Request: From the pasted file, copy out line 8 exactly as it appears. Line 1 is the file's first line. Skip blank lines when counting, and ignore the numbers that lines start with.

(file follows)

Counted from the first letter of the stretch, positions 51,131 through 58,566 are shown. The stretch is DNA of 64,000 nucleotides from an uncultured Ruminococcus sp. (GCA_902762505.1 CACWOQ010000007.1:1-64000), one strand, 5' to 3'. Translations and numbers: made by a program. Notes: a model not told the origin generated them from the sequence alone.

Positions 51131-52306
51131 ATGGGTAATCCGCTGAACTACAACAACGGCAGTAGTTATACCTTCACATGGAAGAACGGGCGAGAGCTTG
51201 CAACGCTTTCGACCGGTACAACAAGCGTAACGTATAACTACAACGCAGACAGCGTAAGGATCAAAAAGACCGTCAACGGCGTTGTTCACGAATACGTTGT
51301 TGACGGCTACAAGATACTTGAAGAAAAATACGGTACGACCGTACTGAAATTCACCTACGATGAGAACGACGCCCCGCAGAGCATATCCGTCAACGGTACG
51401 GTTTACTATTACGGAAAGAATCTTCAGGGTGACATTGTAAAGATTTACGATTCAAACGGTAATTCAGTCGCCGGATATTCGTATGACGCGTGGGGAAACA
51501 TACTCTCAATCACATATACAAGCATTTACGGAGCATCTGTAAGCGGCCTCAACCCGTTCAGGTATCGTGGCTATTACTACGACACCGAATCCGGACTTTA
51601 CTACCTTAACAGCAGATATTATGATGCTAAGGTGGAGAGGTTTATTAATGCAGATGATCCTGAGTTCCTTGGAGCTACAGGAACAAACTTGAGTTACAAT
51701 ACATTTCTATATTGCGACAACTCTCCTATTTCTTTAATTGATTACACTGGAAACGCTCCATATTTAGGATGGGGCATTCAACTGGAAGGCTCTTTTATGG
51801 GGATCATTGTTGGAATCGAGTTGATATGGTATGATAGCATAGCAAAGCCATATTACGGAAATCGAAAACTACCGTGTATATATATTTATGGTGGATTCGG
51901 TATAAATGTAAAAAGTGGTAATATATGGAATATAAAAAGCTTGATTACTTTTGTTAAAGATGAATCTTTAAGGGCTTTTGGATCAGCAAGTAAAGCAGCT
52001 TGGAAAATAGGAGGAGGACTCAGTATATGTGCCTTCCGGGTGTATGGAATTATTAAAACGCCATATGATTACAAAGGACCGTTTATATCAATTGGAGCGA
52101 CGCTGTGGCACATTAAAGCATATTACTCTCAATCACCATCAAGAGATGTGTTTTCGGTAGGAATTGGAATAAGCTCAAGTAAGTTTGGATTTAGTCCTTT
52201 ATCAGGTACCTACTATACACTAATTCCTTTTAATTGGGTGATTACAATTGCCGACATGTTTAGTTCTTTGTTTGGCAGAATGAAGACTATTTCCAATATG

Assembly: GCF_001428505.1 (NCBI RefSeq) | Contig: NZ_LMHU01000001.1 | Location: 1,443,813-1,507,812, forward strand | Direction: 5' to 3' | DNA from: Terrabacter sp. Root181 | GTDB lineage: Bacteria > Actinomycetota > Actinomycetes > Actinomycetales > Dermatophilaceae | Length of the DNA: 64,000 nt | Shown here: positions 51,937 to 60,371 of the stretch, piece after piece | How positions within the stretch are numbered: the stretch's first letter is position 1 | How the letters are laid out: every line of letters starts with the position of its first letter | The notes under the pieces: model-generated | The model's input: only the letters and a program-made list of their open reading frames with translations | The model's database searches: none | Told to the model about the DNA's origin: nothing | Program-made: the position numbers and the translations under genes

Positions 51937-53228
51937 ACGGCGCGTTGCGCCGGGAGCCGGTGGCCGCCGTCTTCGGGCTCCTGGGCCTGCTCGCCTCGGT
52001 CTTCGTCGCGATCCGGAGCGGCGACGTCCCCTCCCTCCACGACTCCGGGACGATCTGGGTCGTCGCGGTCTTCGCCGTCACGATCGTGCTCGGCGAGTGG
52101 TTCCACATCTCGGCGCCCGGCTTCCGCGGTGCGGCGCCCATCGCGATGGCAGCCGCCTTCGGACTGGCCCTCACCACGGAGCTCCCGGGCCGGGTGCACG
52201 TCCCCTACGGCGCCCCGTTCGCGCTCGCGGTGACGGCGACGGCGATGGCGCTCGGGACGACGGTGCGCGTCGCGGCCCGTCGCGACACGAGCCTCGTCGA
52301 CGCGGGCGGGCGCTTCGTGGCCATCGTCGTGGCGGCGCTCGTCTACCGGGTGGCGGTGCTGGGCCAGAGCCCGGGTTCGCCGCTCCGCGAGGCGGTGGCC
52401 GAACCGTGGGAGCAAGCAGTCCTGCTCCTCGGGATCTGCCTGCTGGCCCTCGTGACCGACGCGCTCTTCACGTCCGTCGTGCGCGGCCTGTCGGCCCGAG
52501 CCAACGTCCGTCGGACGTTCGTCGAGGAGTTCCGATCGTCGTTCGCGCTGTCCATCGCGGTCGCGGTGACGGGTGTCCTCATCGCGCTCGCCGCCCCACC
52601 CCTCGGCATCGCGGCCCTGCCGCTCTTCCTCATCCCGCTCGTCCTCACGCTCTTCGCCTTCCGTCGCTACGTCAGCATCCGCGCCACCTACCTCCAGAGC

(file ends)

51601 CTACCTTAACAGCAGATATTATGATGCTAAGGTGGAGAGGTTTATTAATGCAGATGATCCTGAGTTCCTTGGAGCTACAGGAACAAACTTGAGTTACAAT